When it comes to earning a college degree, the greatest obstacle can be funding.
For this reason, The University of Akron is pleased for the opportunity each year to assist talented, deserving students achieve their dreams, thanks to more than 1,300 named scholarships established through the kindness and generosity of thousands of UA alumni and friends, corporations, and foundations.
Scholarships truly are the best way to ensure that today’s students persist to graduation. Scholarships allow students to enroll full time and remain focused on their studies; they also reduce drop-out rates, decrease the stress of student loans, and shorten the road to graduation.
The need for scholarships grows each year, however, as students continue to face an increased financial burden in pursuit of a college degree. In fact, 94 percent of today’s baccalaureate students borrow to pay for college – versus just 45 percent in 1993. Across the country, the average college-related debt for borrowers in the class of 2016 was $37,172; for Ohio students, that figure was $30,239.
If you are interested in making a significant contribution to student success, please consider a gift to the MAKING A DIFFERENCE AND MOVING FORWARD scholarship campaign, which is the University's most important initiative. You may also establish a named scholarship at The University of Akron, which can be created to honor a living person, in memory of a loved one, or to contribute to the growth of an area of study.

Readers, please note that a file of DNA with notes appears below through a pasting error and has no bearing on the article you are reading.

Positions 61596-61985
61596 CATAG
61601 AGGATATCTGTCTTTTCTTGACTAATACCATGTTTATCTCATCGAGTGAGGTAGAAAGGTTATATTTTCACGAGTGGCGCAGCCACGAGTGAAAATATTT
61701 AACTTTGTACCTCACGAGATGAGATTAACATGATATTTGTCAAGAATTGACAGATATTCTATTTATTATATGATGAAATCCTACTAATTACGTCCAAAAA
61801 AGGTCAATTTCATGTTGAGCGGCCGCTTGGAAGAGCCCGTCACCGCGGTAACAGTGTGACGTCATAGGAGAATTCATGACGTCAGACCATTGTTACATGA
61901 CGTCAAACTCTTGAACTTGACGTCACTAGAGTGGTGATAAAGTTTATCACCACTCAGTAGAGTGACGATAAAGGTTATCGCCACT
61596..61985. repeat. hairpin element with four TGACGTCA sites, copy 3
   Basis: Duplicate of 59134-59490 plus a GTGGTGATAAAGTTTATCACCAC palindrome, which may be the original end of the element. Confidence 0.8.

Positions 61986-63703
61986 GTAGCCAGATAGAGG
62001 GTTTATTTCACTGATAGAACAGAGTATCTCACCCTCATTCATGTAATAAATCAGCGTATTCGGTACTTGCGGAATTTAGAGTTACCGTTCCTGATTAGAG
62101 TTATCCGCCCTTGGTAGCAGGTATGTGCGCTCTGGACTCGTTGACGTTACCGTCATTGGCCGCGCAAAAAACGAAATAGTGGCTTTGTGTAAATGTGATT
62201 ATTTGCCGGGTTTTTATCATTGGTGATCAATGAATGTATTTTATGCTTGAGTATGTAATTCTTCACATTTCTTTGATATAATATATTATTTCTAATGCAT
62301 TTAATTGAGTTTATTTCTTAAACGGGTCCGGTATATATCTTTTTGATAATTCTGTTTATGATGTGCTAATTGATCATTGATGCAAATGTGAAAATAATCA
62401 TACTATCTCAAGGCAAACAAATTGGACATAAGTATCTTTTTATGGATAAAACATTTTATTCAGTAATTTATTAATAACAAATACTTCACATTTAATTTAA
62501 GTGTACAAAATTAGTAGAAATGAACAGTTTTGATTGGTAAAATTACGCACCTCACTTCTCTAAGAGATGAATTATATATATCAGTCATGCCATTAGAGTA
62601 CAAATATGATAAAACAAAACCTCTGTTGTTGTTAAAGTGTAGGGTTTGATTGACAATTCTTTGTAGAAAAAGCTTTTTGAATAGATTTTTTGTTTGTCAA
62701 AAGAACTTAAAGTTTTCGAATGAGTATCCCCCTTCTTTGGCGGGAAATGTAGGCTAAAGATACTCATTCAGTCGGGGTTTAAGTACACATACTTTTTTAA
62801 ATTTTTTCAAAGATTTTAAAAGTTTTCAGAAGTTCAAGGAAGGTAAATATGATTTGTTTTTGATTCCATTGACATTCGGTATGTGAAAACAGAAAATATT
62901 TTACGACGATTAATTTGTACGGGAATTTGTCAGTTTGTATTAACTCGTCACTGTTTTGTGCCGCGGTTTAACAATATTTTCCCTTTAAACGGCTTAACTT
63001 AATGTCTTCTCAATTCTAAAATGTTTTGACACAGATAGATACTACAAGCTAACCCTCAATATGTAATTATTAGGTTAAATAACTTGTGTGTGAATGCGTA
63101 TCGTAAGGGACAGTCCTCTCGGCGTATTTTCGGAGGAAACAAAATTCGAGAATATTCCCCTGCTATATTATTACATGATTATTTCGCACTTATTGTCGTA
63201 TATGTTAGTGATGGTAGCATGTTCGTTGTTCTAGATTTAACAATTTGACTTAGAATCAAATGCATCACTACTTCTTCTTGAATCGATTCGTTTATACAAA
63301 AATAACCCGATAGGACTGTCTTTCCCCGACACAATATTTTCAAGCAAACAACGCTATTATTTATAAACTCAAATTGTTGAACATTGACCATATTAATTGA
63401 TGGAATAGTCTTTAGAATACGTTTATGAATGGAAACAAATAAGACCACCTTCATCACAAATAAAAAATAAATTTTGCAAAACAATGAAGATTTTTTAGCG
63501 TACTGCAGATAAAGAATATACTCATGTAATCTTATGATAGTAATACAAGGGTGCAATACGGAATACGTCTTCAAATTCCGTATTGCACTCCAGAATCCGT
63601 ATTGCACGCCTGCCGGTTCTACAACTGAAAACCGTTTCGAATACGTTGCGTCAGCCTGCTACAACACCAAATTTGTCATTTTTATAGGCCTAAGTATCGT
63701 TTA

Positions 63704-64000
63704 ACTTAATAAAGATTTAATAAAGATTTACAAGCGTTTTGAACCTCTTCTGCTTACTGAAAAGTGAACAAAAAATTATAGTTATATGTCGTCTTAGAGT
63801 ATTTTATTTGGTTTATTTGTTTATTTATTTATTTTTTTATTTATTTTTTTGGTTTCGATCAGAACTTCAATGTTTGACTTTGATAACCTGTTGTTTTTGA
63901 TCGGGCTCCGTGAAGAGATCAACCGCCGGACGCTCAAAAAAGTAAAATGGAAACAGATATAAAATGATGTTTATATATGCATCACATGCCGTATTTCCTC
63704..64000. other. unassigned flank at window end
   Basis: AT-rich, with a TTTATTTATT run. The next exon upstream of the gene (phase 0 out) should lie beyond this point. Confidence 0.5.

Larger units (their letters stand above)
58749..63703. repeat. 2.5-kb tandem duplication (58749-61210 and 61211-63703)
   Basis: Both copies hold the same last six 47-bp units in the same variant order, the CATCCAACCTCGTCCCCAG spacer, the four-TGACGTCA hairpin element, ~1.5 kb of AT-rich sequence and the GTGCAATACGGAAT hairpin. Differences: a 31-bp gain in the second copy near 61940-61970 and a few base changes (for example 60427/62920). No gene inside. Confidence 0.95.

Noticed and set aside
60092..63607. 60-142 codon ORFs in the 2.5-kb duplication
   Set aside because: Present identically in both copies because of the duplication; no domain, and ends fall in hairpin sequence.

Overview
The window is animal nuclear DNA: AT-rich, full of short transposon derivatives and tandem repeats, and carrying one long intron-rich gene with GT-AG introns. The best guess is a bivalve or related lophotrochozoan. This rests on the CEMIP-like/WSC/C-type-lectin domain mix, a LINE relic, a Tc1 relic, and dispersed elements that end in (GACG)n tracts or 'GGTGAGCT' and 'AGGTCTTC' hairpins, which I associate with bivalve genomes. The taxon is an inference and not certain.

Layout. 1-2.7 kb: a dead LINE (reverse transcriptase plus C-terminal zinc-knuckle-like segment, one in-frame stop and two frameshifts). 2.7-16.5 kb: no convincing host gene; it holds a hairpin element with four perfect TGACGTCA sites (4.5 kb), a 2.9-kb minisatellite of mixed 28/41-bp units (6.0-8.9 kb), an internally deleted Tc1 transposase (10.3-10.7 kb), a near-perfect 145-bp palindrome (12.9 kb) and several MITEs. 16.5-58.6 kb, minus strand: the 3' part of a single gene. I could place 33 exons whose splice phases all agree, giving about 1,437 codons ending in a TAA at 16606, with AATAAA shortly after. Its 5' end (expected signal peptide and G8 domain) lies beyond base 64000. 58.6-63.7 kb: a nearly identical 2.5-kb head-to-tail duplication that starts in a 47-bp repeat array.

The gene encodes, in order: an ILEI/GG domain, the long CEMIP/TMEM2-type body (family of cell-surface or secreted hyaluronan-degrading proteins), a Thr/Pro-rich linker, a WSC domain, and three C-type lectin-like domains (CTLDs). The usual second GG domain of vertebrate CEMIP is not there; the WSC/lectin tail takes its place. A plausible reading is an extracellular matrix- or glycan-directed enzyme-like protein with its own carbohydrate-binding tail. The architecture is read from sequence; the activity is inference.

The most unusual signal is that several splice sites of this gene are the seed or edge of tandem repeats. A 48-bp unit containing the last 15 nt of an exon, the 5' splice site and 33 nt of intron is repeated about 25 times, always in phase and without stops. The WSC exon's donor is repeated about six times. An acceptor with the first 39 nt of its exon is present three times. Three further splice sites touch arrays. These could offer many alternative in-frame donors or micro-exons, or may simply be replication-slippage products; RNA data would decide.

To learn more, please contact the Department of Development at 330-972-7238.
Search for a Named Scholarship
Taber, Dr. Margaret R. Scholarship for Women in Electronic Engineering Technology
Dr. Margaret R. Taber is a respected teacher and author. She was a professor of electrical engineering technology at Purdue University until 2000. She received a master of science in engineering in 1967 from The University of Akron, and in 1976 she received a doctorate from Nova Southeastern University in Fort Lauderdale, Fla. Her list of honors includes the Distinguished Engineering Educator Award from the Society of Women Engineers in 1987 and the naming of The Margaret R. Taber Microcomputer Laboratory in her honor at Purdue University.
Dr. Margaret R. Taber first established a scholarship for women in engineering but her years as a faculty member in engineering technology gives her a keen appreciation for the importance of women pursuing a career in electronic engineering technology. For this reason in 2007, she has established a second scholarship fund, The Dr. Margaret R. Taber Scholarship for Women in Electronic Engineering Technology, to provide support for outstanding women students in any of the areas of engineering technology, with special preference given to students in electronic engineering technology.
Through the establishment of this scholarship, Dr. Margaret R. Taber intends to endorse the importance of women using engineering technology to access the important and productive career opportunities available in this field.